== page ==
Foreign Minister Fumio Kishida’s Keynote Address at an International Symposium Hosted by the GMF
1. Keynote address by Minister Kishida
Minister Kishida gave a keynote address on the topic of "Year 2015 as the opening of a new chapter in Japan-Europe relations." The main points are as follows.
Main points of the address
- Minister Kishida explained with specific examples that for 70 years since the war, Japan has acted with Europe to uphold and strengthen values and the systems that realize these values, and has contributed to world peace and prosperity.
- He emphasized that based on the "trust" and track record generated in that process, the Abe Administration has significantly advanced the relationship between Japan and Europe, as powerful partners in "diplomacy that takes a panoramic perspective of the world map."
- Minister Kishida said that with "the 70th year from the end of World War II" and "the year 2015" as key phrases, he wants to advance three pillars -- (1) Peace and stability; (2) Global challenges; and (3) Regional and global economies -- in order to reinforce the relationship between Japan and Europe.
- In particular, while discussing (1) Peace and stability, Minister Kishida mentioned Japan's future efforts in connection with fighting international terrorism, including new assistance of 7.5 million U.S. dollars to build counter-terrorism capacity in Africa and the Middle East, and stronger coordination between Japan and Europe, along with announcing fresh assistance of approximately 16.6 million U.S. dollars for the recovery of eastern Ukraine and at least 300 million U.S. dollars to help Ukraine stabilize its economy.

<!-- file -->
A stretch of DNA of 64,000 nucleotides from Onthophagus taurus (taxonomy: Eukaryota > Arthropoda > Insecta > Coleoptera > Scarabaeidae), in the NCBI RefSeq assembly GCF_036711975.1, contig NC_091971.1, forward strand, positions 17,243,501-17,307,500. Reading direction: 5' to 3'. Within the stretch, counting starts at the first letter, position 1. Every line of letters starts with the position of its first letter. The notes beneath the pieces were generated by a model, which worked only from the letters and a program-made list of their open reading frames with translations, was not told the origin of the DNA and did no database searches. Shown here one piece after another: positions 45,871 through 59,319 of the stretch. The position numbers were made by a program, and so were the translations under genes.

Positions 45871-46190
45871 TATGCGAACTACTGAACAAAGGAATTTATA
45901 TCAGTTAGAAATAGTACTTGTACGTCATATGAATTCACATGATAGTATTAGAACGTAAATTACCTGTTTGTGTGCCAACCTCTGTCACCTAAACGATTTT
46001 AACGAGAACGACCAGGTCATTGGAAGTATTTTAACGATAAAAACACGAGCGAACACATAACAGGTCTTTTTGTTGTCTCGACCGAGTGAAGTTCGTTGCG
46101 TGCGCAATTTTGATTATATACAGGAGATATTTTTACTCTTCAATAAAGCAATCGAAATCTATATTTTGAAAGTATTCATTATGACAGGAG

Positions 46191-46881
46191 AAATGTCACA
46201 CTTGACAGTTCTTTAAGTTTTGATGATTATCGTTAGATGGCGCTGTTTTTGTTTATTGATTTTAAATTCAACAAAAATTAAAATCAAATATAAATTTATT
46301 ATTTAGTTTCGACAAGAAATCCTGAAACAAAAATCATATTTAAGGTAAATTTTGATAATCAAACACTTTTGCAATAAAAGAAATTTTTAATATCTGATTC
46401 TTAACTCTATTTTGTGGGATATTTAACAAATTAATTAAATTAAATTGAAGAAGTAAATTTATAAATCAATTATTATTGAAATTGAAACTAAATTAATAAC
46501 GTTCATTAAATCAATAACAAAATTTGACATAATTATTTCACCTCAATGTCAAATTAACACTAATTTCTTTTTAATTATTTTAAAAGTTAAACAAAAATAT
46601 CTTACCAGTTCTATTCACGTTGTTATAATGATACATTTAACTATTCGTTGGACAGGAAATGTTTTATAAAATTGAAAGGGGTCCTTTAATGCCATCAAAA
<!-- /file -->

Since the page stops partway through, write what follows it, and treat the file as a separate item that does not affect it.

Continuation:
2. Comments from EU and NATO, and a question-and-answer session with participants
Following this, there were comments from NATO and the EU on Minister Kishida's keynote address, and Minister Kishida held a question-and-answer session with participants.
- NATO Deputy Secretary General Alexander Vershbow commented that: (1) He appreciates that Japan has continued to be an exporter of global peace and stability over the last several decades, including international cooperation activities by the Japan Self-Defense Forces and contributions to Afghanistan; (2) He appreciates that the Abe Administration's "Proactive Contribution to Peace" policy is also a response to the needs of a world where mutual dependence on the security front, from terrorism to infectious diseases, is growing, and will contribute to global peace and stability; (3) Japan, the U.S. and Europe are coordinating their responses to the Ukraine situation and the East Asia situation, and the three pillars presented by Minister Kishida will make it possible to promote cooperation with a more comprehensive approach; and (4) Japan and NATO, which share values and interests and whose responsibilities are mutually complementary, should contribute more to key regional and global challenges by enhancing interoperability and promoting political dialogue.
- Mr. Ugo Astuto, Acting Managing Director, Asia & the Pacific, European External Action Service, commented that: (1) The two regions and the world are facing major challenges in relation to peace and stability, and the EU welcomes that Japan is seeking to fulfill more major responsibilities in the interests of regional and global peace and stability; (2) In addition to strengthening current Japan-EU security cooperation, he also hopes Japan will participate in the EU's crisis management missions; and (3) By realizing a high-level and comprehensive Japan-EU Economic Partnership Agreement (EPA) Japan and the EU can both continue to exercise leadership in the formation of international trade standards, and by concluding the Strategic Partnership Agreement (SPA) it will be possible to send the powerful political signal that Japan and Europe are both contributing.
- Lastly, Minister Kishida held a question-and-answer session with participants regarding: (1) The relationship between Japan's response to the Ukraine situation and the Northern Territoriesissue; (2) Conceivable support from Europe and the U.S. for Japan-Republic of Korea relations, which are celebrating the 50th anniversary of the normalization of diplomatic relations; and (3) Japan's future responses and the possibility of Japan-German cooperation in connection with that, in the 70th year from the war.